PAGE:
Matera is this very old town in, I suppose you could say, the in-step of the boot.  This little town has all of these "sassi" or cave houses in which people have lived for 9,000 years!  Holy cats!  But apparently in the 1950's, Italian law required everyone to move out, instituted piped utilities instead of cistern systems and the place is now re-populated with adorable B&B's, shops, and trattorias, though I do believe that some original residents have moved back in to their refurbished homes.  The Sassi house museum that we went into which was re-filled with period furniture, had a statue of a horse inside.  I mean, people lived in caves with no indoor plumbing with livestock.  So before you go telling me about gentrification, there is some element, of you know, standards of living and safety involved.

We started our trip to Matera with a much longer car ride than it should have been.  I got car sick, we couldn't find a gas station, we needed snacks.  Meandering through Italian countryside, I remembered a discussion which Tom and I had previously had - about that time that I was ABSOLUTELY sure that I saw cows and sheep in the same field and proclaimed it to be a "thing" in Italy to co-field your livestock.  "Tom, they are living a boundary-less life, like God intended."  Well, since that time, which Tom doesn't believe actually happened, I've been searching the road side on all Italian adventures for another sighting.  And, alas, have yet to see it replicated.  During our lengthy car ride, I scoured.  And Team Jacobsen joined me, not Tom, in the efforts.  Whenever we saw a field of livestock, we all started shouting and Kim whipped out her binoculars (which can we just note that only AMAZING people travel with binoculars.  Talk about being prepared!  Bincos???  Seriously.  Team Jacobsen brings the mother load on trips!) and we'd check.  Nearly 9 hours of car time yielded no second sheep-cow-harmonious co-fielding sightings BUT we did see sheep and horses in the same field and I think that's progress.  I have another year and a half to prove my point.  Which is that I'm never wrong.  Ever.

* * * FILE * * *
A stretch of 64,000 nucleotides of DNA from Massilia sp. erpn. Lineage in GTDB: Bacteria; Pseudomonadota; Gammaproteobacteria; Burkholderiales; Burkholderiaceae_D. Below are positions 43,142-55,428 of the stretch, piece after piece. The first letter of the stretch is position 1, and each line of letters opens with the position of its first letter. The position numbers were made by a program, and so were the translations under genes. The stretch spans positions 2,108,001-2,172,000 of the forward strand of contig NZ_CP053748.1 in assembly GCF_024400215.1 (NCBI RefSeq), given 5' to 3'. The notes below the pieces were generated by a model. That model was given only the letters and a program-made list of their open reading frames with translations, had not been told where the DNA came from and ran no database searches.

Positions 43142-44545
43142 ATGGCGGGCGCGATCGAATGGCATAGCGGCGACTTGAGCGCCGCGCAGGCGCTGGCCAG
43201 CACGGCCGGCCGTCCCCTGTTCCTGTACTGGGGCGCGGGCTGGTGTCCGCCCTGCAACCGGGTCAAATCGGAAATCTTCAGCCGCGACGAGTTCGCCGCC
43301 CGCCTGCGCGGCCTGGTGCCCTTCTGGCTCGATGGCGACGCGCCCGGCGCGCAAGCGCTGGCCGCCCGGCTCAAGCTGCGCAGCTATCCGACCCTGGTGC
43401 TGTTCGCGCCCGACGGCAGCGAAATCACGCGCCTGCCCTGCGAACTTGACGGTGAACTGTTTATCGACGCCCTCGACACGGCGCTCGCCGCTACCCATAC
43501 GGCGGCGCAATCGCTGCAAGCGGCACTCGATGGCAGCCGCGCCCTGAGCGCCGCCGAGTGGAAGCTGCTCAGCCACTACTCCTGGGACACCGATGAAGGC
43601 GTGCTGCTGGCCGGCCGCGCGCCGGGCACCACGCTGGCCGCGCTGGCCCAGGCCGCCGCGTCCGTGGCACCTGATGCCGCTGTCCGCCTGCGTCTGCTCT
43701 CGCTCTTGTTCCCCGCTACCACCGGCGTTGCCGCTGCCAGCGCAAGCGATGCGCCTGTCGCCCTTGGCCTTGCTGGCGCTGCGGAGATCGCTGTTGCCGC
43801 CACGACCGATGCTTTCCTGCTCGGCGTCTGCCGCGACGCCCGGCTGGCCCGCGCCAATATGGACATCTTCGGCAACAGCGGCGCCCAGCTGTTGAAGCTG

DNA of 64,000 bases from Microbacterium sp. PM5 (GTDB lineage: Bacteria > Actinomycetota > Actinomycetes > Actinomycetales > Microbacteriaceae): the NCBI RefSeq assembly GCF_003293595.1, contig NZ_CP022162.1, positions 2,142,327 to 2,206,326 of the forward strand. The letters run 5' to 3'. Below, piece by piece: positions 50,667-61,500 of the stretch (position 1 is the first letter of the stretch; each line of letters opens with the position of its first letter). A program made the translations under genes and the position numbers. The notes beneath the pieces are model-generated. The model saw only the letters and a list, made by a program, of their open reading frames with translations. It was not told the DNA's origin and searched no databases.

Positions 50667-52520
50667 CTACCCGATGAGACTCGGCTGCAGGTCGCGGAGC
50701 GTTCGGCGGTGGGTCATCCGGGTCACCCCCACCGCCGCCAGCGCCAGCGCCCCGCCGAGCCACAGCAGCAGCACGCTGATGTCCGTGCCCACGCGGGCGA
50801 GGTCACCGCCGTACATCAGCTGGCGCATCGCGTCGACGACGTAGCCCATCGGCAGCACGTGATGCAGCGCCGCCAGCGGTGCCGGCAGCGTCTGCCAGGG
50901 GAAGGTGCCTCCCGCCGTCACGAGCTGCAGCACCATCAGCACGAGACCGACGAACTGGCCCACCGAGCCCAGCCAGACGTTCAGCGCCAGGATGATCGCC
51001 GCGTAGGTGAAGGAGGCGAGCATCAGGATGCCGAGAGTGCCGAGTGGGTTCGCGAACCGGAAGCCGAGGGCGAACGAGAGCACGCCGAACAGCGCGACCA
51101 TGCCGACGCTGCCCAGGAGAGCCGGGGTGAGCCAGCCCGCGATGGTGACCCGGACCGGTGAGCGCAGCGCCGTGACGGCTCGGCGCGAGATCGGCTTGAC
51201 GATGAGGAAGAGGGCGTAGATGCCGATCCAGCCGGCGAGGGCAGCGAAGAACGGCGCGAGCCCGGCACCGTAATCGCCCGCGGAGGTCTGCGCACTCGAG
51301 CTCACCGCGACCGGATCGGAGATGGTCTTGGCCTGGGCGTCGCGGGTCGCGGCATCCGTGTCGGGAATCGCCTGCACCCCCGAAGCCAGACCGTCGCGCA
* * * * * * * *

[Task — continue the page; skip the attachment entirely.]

And what trip with me wouldn't be complete without at least one awkward bathing experience.  Our swanky room in our 4 star hotel was super modern and filled with incredible up-lighting (Christopher Lowell of HGTV fame would have been SO proud!).  And then there was the bathing.  There was a HUGE bath tub at the foot of the bed.  After taking a picture of us (fully clothed - fear not!), sipping wine in the ol' tub, I got serious the next morning in my bathing pursuits.  I filled the tub, and filled the tub, and filled the tub and the darn thing just wouldn't fill that fast!  So I decided to just wash my hair with the little hand wand.  Those hand wands and I just don't ever play nicely together.  I set it down for just.  one.  second.  And the whole room was soaked.  It's like a fire hose when left unchecked!  Water = everywhere!  Confounded European bathing.  #fail.